I’ve just finished watching the first episode of Starz’s upcoming series Flesh and Bone and I’m a wreck. In one hour, I went through so many emotions that I honestly don’t know how to feel right now.
The show, which centers on a young dancer named Claire (Sarah Hay), describes itself as a “dark, gritty, complex series” and, while it dives deep into the “dysfunction and glamour of the ballet world,” there’s more beauty in it than I think even the show’s creators may have intended.
While I was definitely drawn in by Claire’s story and all of the wounds, both emotional and physical, that she navigates, her dancing is the light that shines brightest — which is both good and bad thing when it comes to her daily existence as a dancer and a person. Claire’s character is layers upon layers of damage and she comes off as fragile and naive much of the time — but she also has the quality that is seen in many people who have been victims of abuse. Resilience.
Claire may need to self-harm to cope, but cope she does, and it’s that tenacity squaring off against her fear that makes her story both compelling and heart-breaking. It’s easy for the other dancers in the company to see her as fresh meat and someone they can intimidate or psych out because she doesn’t speak up, because she doesn’t challenge them, because she doesn’t fight back. I’m sure they’re going to learn fairly quickly that she has other ways to deal with their attacks and that she can be just as ruthless as anyone.
There’s no doubt that dance is Claire’s escape and it’s her ability to disappear into the music and emotion of the dance that makes her shine. Artistic Director Paul Grayson (Ben Daniels) sees that light and, like any creative type with a limited lifespan of expression, he’s looking for one more chance to touch greatness. You love him, you hate him, you want to fuck him, you want to tell him to fuck off. He’s brilliant and cruel and utterly selfish, but there’s no denying that he’s a genius — or no one would put up with his shit.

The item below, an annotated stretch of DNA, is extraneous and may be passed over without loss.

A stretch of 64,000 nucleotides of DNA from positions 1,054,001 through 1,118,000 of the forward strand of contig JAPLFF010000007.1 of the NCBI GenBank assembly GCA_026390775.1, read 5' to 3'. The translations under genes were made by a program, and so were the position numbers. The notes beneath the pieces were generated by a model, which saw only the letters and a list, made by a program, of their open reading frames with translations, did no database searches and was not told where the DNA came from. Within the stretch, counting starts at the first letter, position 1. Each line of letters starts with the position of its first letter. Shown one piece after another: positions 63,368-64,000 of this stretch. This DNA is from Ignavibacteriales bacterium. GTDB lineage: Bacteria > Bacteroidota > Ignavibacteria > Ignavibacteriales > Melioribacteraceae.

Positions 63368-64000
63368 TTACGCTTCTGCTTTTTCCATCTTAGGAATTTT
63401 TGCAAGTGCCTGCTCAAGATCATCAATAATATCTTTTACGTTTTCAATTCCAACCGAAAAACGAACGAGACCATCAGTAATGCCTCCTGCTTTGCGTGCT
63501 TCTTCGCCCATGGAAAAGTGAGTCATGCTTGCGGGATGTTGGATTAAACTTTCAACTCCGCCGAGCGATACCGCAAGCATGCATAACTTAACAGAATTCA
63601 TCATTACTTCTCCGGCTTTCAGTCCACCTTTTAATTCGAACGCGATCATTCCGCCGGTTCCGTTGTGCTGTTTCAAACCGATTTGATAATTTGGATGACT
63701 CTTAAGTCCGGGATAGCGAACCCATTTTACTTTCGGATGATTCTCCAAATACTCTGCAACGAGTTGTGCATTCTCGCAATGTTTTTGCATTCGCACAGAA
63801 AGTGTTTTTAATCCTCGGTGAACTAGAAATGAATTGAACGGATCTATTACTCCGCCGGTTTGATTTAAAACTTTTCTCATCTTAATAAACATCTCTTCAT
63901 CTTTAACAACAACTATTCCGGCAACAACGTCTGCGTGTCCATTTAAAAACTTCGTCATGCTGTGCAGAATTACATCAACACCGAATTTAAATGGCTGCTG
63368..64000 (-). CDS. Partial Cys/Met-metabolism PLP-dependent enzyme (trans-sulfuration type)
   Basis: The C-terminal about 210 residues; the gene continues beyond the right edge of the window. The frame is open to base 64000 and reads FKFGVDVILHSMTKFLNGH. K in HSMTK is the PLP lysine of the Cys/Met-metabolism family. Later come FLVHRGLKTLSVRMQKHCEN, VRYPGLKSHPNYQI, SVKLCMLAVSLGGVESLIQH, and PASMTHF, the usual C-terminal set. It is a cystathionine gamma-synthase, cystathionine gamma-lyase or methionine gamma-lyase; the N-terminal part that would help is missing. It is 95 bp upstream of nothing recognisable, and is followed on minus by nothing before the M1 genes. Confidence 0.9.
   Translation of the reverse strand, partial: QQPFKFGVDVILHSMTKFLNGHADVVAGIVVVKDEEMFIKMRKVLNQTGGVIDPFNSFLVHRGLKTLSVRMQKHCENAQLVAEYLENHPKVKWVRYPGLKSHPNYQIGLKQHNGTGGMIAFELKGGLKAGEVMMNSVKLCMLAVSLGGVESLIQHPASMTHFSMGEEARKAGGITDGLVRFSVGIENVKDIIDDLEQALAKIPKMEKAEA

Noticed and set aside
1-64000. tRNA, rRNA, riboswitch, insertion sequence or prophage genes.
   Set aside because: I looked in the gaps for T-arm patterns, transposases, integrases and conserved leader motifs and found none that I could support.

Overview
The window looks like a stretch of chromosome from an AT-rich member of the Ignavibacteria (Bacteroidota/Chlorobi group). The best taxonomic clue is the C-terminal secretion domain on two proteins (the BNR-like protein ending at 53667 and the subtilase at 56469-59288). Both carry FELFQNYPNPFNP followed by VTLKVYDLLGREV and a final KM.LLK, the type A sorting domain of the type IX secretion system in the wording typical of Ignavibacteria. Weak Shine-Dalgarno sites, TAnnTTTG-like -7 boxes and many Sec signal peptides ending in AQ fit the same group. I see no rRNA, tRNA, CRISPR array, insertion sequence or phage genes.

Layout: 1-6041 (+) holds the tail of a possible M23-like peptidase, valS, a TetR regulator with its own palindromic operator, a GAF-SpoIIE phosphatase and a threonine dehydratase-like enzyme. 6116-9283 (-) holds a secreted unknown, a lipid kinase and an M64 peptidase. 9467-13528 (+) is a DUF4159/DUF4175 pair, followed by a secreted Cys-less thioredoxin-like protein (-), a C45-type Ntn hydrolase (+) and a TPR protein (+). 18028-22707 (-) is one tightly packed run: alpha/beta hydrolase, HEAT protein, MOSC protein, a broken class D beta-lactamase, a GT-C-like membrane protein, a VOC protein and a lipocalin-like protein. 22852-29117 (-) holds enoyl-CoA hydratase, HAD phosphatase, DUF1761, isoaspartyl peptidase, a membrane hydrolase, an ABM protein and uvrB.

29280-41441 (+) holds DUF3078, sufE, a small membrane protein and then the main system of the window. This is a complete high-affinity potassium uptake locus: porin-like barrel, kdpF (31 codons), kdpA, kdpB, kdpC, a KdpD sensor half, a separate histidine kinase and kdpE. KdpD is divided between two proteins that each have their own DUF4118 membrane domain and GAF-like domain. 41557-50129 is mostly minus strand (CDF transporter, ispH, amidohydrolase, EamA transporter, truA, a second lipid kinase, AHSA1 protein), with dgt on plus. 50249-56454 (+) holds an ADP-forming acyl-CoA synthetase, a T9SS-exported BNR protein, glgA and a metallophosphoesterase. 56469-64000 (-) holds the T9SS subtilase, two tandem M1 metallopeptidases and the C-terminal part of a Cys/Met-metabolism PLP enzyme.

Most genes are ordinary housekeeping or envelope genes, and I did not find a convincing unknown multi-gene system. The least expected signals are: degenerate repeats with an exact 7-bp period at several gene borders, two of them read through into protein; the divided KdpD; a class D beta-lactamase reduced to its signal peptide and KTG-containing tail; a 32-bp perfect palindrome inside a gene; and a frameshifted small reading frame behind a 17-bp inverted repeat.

Every dancer has their own story and we get deeper looks at some more than others. Emily Tyra’s Mia and Irina Dvorovenko’s Kiira are both immediately interesting for very different reasons, but it’s Raychel Diane Weiner’s Daphne who stands out and who first made me see the true beauty in the show. Daphne, wild child that she is, does a dance number in the first episode that is the last thing you’d expect in a show about ballet and it’s one of the most mesmerizing pieces of dance I’ve seen on screen.
Daphne’s performance and another one that is, without a doubt, the episode’s centerpiece are what left me in tears, The real beauty was the dancing and it’s that dancing that proves just what Flesh and Bone is all about. What all the pain, the competition, the cat fights, the dancing until you can’t stand, are ultimately about — that transcendent feeling when you and the dance are one.
Flesh and Bone’s drama is one thing and, while it’s well written and well acted, it’s the dancing that will grab you. It will do so completely and likely cause you to watch all 8 episodes in one tear-filled, heart-gripping, emotional rollercoaster.
Flesh and Bone debuts tonight on Starz.